Tuesday, October 9, 2007

Finding Ourselves: The Odyssey Years

I was excited to see the NY Times op-ed piece on Oct. 9 entitled “The Odyssey Years”, by David Brooks, which discusses the growing trend of people in their post-college years taking time to find/create themselves.

“There used to be four common life phases: childhood, adolescence, adulthood and old age. Now, there are at least six: childhood, adolescence, odyssey, adulthood, active retirement and old age. Of the new ones, the least understood is odyssey, the decade of wandering that frequently occurs between adolescence and adulthood.

During this decade, 20-somethings go to school and take breaks from school. They live with friends and they live at home. They fall in and out of love. They try one career and then try another.

Their parents grow increasingly anxious. These parents understand that there’s bound to be a transition phase between student life and adult life. But when they look at their own grown children, they see the transition stretching five years, seven and beyond. The parents don’t even detect a clear sense of direction in their children’s lives. They look at them and see the things that are being delayed.

They see that people in this age bracket are delaying marriage. They’re delaying having children. They’re delaying permanent employment. People who were born before 1964 tend to define adulthood by certain accomplishments — moving away from home, becoming financially independent, getting married and starting a family.

In 1960, roughly 70 percent of 30-year-olds had achieved these things. By 2000, fewer than 40 percent of 30-year-olds had done the same.”

The rest of the article goes on to validate that this “searching” is a common and shared trend seen in people of our generation. We prefer to invest in finding our own path and setting our own timeline, much to the dismay of our parents (especially when we give up a "perfectly good career, relationship, education, etc.")

I think the term “Odyssey Years” is useful to identify this phase because, just like the term “adolescence” did a century ago, it validates that what we're feeling is a common struggle and not be embarrassed feeling we're the only ones who are "lost". In helping overachievers as a profession, you can’t imagine how many people have said to me “it’s nice knowing that other people feel this way and it’s not just me!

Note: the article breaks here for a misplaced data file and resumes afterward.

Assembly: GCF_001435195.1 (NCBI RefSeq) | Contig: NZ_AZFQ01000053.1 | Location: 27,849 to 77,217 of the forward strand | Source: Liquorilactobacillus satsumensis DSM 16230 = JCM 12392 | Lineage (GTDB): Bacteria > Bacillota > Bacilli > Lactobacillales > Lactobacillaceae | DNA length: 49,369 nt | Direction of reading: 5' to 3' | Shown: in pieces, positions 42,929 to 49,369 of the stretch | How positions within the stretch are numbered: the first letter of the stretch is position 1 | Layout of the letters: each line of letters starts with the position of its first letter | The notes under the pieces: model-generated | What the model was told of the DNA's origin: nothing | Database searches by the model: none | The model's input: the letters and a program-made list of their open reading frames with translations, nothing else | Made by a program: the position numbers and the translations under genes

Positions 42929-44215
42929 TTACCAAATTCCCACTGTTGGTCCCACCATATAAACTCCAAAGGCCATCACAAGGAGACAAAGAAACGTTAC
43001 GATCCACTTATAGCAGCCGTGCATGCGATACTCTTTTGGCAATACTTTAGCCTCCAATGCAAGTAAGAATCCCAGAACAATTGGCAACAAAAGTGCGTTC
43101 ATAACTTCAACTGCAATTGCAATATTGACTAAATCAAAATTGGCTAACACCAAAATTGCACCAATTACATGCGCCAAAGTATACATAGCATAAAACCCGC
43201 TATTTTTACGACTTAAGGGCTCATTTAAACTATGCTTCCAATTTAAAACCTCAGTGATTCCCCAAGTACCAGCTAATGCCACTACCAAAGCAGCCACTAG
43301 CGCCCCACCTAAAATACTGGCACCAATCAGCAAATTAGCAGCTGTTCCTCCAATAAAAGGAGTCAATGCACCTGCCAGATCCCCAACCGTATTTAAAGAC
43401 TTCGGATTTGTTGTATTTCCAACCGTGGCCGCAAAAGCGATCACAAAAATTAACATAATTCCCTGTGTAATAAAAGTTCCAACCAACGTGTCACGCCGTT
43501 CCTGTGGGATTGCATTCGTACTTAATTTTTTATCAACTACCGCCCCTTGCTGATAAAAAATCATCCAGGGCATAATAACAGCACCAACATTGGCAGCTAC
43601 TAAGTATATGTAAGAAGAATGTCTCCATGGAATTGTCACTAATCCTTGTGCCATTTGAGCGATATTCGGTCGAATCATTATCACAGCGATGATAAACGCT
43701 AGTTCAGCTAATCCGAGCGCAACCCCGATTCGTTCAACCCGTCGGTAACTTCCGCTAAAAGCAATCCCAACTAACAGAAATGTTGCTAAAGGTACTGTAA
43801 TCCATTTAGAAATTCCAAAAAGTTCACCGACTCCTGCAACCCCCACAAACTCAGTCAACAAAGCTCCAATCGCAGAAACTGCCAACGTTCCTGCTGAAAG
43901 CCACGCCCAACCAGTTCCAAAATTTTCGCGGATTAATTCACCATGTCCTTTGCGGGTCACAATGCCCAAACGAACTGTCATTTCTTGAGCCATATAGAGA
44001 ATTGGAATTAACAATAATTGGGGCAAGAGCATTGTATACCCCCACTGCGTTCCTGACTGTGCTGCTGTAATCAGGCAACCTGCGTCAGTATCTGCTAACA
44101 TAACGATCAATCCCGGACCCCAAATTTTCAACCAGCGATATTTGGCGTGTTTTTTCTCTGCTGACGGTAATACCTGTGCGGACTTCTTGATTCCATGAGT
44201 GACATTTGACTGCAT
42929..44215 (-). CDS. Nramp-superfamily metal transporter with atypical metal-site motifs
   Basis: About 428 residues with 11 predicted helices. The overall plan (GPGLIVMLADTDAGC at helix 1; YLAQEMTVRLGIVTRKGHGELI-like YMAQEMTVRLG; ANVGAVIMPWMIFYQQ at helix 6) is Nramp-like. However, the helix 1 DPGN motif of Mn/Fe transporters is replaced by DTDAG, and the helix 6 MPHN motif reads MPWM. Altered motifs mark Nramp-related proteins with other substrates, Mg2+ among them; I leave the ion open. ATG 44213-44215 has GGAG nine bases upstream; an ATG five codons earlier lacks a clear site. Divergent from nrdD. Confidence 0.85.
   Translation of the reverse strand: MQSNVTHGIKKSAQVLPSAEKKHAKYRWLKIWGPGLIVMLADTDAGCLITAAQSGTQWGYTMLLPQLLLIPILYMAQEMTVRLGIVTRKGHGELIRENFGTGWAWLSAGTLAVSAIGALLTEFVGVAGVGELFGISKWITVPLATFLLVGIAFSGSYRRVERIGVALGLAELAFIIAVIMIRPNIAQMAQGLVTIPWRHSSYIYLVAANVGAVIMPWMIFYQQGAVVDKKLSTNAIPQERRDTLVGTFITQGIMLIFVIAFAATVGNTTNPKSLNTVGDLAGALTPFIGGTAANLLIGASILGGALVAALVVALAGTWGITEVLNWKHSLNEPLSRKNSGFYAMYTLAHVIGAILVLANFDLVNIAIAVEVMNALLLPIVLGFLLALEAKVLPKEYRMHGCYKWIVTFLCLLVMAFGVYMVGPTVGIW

I think it’s GREAT that we have the opportunity to do our own searching. It definitely makes life a bit more difficult during these “Odyssey Years” (fighting the cyclops, being tempted by sirens, etc.) but this journey definitely gives us a better sense of self and confidence in being able to choose what’s right for us.
  • Are your “Odyssey Years” driving your parents crazy?
  • Is your “searching” any easier knowing others are going through the same thing?
Please comment!

1 comment:

Rob said...

Great post! And it brings you full circle to your first post, about the poem "Ulysses." :)

I'll definitely read the op-ed. It definitely resonates with me, although I think it doesn't describe many of my high school and college friends. I assume the odyssey years are partly a benefit of affluence, but I wonder how common it is in other wealthy countries, whether there is a cultural aspect to it, and whether our liberal approach to education is a major influence.

The Odyssey metaphor is especially apt because the Odyssey was supposed to have lasted 10 years, about the span of time from college to the onset of "real" adulthood nowadays.

In any case, is there any reason we can't stay in the odyssey years forever?